Q1 What were the big changes at Tower over the last ten years?
"There have been multiple phases of change. The first big change was the drive to become profitable," said Ellwanger.
"When I arrived, the company wasn't market driven. The company had $100 million in sales and negative EBITDA of $20 million and negative $55 million cash flow from operations and was $550 million in debt [EBITDA is earnings before interest, tax, depreciation. and amortization]."
"Before I arrived it had a central R&D group and design center in Israel and a sales office in Santa Clara, California. We had to decentralize the product lines and give each line a general manager. We targeted a positive EBITDA by the fourth quarter of 2005 and positive cash flow by 4Q06. The teams worked incredibly hard and we did hit those two financial goals."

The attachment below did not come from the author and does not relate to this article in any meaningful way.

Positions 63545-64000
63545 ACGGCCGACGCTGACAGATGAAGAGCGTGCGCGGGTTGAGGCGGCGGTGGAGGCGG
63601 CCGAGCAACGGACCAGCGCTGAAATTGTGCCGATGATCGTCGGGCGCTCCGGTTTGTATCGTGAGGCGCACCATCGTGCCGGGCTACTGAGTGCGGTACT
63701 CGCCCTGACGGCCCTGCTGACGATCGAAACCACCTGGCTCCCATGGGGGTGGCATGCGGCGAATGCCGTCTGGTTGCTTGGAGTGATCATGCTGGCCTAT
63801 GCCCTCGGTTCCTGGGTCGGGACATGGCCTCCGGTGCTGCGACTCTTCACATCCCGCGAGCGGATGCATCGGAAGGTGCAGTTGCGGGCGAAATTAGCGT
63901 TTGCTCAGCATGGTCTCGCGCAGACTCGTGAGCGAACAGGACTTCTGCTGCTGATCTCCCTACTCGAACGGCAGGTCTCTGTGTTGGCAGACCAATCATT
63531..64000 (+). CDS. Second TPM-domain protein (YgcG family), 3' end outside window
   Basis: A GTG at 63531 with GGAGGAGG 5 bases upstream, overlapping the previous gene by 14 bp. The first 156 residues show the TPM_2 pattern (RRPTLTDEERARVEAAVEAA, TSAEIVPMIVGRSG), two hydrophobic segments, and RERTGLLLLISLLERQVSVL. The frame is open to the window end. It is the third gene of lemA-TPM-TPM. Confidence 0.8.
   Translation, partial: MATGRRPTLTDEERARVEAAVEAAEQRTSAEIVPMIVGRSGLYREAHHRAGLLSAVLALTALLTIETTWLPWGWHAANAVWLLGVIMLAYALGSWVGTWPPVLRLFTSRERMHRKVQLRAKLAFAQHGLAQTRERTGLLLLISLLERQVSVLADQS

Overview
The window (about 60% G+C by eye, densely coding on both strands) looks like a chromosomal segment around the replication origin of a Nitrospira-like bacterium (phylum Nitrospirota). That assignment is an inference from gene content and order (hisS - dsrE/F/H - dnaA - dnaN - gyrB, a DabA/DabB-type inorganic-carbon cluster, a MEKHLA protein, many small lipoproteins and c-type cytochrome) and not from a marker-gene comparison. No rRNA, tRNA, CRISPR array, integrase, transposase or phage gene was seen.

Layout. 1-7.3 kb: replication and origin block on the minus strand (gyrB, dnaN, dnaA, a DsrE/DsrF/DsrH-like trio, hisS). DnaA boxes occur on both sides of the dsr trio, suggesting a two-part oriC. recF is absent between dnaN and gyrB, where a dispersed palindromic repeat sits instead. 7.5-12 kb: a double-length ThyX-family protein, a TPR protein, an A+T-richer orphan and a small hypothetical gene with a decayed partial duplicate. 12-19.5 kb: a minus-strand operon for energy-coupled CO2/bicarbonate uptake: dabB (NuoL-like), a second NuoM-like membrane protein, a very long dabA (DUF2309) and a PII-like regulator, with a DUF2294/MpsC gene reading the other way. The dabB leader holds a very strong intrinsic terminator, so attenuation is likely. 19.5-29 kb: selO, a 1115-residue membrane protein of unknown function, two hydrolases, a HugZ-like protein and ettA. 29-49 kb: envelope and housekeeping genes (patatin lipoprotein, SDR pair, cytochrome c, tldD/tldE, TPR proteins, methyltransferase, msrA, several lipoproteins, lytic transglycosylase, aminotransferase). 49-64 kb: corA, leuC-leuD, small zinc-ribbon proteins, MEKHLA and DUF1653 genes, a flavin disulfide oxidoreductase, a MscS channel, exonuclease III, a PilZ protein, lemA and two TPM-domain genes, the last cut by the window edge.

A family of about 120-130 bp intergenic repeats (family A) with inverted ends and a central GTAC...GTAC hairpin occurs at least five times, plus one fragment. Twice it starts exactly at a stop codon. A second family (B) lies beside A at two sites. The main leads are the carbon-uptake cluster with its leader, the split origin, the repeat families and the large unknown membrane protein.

Ellwanger explains that the second phase was dropping digital work and focusing the company on analog, RF and sensors. Over the years 2005 to 2008 things gradually improved for Tower but aside from CMOS image sensors the company was still generally a second or third source of digital circuits manufactured using 130nm or 90nm CMOS. SanDisk, for whom Tower made flash memory controller ICs, was the biggest customer. "So we told SanDisk we would have to raise prices."
This was not an easy conversation because Eli Harari, chairman and chief executive officer of SanDisk at the time had also been a director of Tower and instrumental in bringing in Ellwanger.
Next: All that Jazz